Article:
Fishing As It Really Is
|On the Gissberg Ponds, where the fish make it all worth it.|
So, here I am in a county park 200 feet off the Interstate. It's full of joggers, picnickers, snogging couples, dogs, loose morons, and the usual power-bait slinging incompetentsin other words, what makes up around 90% of the fishing experience in America.
Why am I here?
Because I am catching all kinds and sizes of fish, that's why. The Gissberg Ponds in Washington state are two mineral/gravel extraction quarries out of which part of I-5 was builtthe result of which is a steady continuous smooth roar and constant snap-snap of loose blue tarp going by at 70 mph to enhance your fishing pleasure.
DON'T come here on a high summer weekend unless your choler-matic is set on safety; it's not a good idea the first couple of days after WDFW stocks them with trout (2 or 3 times a year, beginning in March, with the last load going in before Memorial Day). Since most of the people who fish here think it's still on the lowland-lake seasonlast weekend in April to Halloween nightthey don't show up till the first of May, anyway....
The two lakes have a small hatch of float tubes, canoes, and boatsyou have to carry whatever you launch in from the parking lotsin the afternoons, beginning in March or so. (There are people who know it's open year-round and who like to fish almost as much as me.) Between Labor Day and Easter, you usually have the place to your semi-selfthere are scattered diehards, some dogwalkers, joggers, duck photographers, and the idly curious.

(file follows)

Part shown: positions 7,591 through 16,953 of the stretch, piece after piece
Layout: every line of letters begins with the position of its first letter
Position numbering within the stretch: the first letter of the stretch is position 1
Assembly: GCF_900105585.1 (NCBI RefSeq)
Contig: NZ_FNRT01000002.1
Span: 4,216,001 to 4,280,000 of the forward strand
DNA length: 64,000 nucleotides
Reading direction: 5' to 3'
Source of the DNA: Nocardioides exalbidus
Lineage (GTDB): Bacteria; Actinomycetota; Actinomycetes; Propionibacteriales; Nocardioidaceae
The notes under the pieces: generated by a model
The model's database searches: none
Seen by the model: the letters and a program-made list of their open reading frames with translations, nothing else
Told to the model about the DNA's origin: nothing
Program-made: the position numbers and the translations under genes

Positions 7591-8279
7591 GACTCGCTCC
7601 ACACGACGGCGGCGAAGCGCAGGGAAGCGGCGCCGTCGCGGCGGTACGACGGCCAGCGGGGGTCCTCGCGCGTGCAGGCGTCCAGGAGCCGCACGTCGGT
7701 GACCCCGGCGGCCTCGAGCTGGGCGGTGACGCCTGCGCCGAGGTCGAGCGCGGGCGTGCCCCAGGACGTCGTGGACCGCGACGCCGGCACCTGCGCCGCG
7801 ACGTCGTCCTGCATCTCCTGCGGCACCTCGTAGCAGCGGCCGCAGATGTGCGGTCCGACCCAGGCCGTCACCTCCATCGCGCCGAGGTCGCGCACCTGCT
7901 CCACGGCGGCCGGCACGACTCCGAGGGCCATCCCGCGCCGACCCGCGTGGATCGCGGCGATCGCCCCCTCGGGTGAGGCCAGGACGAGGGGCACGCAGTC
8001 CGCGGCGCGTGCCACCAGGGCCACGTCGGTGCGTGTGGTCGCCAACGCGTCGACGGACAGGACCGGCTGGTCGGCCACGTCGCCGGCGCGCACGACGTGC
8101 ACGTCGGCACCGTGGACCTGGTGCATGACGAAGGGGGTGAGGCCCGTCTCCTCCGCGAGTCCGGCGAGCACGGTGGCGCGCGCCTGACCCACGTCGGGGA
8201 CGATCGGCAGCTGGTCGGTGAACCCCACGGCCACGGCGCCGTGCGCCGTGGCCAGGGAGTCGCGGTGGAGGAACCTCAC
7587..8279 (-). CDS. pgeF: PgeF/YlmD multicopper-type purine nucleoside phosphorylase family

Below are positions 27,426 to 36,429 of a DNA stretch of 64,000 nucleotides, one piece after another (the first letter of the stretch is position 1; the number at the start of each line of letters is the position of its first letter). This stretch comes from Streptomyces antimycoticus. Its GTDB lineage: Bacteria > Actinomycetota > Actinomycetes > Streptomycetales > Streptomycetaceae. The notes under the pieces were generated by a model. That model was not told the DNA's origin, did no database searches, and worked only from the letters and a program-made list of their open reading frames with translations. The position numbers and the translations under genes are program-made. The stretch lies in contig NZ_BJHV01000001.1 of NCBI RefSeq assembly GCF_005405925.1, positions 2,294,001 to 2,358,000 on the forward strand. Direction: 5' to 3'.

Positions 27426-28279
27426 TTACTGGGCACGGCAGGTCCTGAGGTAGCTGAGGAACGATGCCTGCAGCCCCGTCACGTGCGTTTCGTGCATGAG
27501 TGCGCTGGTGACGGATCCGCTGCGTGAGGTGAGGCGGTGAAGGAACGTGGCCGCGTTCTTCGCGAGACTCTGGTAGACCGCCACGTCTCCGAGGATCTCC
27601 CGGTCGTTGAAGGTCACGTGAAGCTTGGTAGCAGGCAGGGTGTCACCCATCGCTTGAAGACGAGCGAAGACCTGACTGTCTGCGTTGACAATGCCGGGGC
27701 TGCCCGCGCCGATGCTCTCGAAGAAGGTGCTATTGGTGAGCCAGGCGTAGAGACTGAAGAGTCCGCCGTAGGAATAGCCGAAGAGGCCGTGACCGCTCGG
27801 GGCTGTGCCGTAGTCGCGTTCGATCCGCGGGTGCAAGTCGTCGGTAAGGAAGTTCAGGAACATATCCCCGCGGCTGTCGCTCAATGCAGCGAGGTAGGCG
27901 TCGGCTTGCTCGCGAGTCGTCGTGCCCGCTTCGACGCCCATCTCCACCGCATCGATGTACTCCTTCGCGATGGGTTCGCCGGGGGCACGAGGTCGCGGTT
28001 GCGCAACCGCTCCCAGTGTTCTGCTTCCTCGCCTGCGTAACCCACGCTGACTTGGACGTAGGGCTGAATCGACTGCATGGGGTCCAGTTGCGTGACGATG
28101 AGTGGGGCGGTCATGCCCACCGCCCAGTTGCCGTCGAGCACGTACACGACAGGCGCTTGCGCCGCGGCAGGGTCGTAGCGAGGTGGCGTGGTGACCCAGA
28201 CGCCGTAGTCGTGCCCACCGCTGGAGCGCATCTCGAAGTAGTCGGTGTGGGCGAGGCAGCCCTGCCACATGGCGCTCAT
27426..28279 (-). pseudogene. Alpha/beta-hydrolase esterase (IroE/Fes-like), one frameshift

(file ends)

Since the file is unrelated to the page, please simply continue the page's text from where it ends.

Gissberg has saved many weeks for me in the last four years; when it's been raining for three weeks and all the rivers are high and muddy in the fall and winter, after other lakes and the creeks have closed down on Halloween night, or in the El Niqo years, when nothing's shown up on schedule. The ponds will still be clear and fishing. It's always my fallback when everything else fails.
Besides, for a Mom/Dad/Kid/Retiree lake, it produces some amazing things.
Por exemplo: I am watching an 8-pound largemouth cruising like a trout, rising to size 16 caddises on the water. That's very strange, I say to myself, tying on a #14 caddis in 3 seconds and putting it ten feet ahead of where the lady bass will be soon. She comes up for it, stops about a foot away, then continues her cruise. My next cast is 50 feet further down the bank, 15 seconds later, with the same fly but with a 4 pound tippet instead of the 8 pound one like the first cast.
She comes within 3 inches of it, turns up her nose, and goes on.
The explanation of her behavior is revealed when she swings at the end of her patrol; there's a one-ounce white jig hanging from the left side of her lip. She isn't eating anything today big enough to bite her back. Occasionally she goes down to rub her lip on the bottom. These fish are not dumb and they have seen everything.
When I saw her again a few days later, the jig is gone, and she's terrorizing everything in sight, the fat, mean, keen top of the Eltonian pyramid.
Details mentioned in this article were accurate at the time of publication
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